A Brave New World – Talent Solutions for Today

The business landscape of 2017 is a shifting one; risks are more widespread and becoming more complex.

August 08, 2017

The business landscape of 2017 is a shifting one. Risks are more widespread and becoming more complex; the geo-political landscape more uncertain and potential rewards tempered by apprehension. Declining economic growth, globalisation and the speed of technological change are just some of the issues keeping CEO’s up at night according to a recent PWC survey.

What are the potential economic threats that CEO’s see influencing their organisation’s growth prospects?

  • Over-regulation
  • Increasing tax burden
  • Access to affordable capital
  • Unemployment
  • Government response to fiscal deficit and tax burden
  • Inadequate basic infrastructure
  • Geopolitical uncertainty
  • Exchange rate volatility
  • Social instability
  • Climate change and environmental damage
  • Interest rate rises
  • Eurozone debt crisis

*Source - World Economic Forum: Global Risks Report 

Many of these risks are hard to predict, never mind control. One risk is, however, predictable, resolvable and with informed action now, should run at green on the risk register entering 2019. This risk is access to key talent, with 72% of CEO’s recognising this as the highest ranked directly “controllable” risk.

A lack of key talent is hugely concerning. Accessing key talent and utilising this talent effectively can transform an organisation’s response to the challenges of today and strengthen them for the challenges of tomorrow.

In a new series of blogs, KellyOCG will review the talent risk through the lens of key business stakeholders. We will investigate the damage being done now, strategies for successfully tackling this risk and the impact mastering this risk will have on the future success of your organisation.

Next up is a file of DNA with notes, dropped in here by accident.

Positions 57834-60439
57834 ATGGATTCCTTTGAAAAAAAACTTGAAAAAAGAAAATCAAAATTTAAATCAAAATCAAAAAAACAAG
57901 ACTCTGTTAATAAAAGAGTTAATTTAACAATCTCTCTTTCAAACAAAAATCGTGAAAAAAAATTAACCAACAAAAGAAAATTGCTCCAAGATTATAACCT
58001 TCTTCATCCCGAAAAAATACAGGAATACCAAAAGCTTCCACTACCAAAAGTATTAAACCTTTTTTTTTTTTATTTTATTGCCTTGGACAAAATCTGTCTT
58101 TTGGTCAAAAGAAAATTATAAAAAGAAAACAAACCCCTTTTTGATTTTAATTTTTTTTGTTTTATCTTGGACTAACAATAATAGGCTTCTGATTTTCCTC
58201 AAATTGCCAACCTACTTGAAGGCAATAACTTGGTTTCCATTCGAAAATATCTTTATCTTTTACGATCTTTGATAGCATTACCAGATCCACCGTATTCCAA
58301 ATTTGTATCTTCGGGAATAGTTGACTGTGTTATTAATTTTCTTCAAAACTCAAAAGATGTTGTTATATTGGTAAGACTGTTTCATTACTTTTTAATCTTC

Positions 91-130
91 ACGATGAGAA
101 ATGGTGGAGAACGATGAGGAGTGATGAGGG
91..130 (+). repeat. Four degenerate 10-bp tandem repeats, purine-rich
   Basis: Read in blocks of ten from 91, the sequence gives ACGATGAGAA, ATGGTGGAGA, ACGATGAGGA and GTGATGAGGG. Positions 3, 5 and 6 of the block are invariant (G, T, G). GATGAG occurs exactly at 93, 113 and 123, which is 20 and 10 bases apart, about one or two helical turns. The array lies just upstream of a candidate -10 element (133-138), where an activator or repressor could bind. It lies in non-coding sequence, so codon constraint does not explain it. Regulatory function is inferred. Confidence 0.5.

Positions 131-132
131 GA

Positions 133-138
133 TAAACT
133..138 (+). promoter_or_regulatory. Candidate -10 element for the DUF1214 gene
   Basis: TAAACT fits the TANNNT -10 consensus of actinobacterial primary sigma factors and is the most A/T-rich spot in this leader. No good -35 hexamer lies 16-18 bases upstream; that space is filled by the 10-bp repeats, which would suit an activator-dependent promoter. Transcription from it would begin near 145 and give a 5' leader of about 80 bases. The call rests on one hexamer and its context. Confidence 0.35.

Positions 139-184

Why Should Leaders Respond?

  • It is a board level responsibility to ensure there is a workforce strategy in place that effectively supports key business objectives and outcomes
  • This responsibility includes understanding how the modern world of work is changing and responding to these changes appropriately.
  • This new world of work is dramatically changing how the workforce looks. The average enterprise workforce now contains between 30 and 40% contingent workers. These are external workers often utilised on an interim, project, consulting or outsourced basis
  • Critical talent is increasingly only available via the contingent workforce. This includes Independent Contractors, Consultancies, Professional Services and Business Process Outsourcing (BPO) firms
  • The quality of the talent and services provided by the contingent workforce has a profound influence on business success. It can impact agility, innovation, transformation, and growth.
  • Spend on this area of the workforce is high and should be visible to the board. The ROI achieved should be a target strategic business KPI.

How Should Leaders Respond?

  • Start by marking this as a risk to run at green by the end of 2018.
  • Begin to see all talent from the perspective of impact on business outcomes, competitive advantage, ROI and, ultimately, shareholder value.
  • Place board level emphasis on the contingent supply chain as a vital source of key talent with the power to drive business success  
  • View the contingent workforce sector as a strategic business asset to be harnessed as powerful business ally. 

An Insider Perspective

In the next blog, we will start to unpack how leaders can take the first steps to resolving talent risk. The blog series will then uncover what talent risk means for leaders across the organisation, from IT to marketing and beyond.

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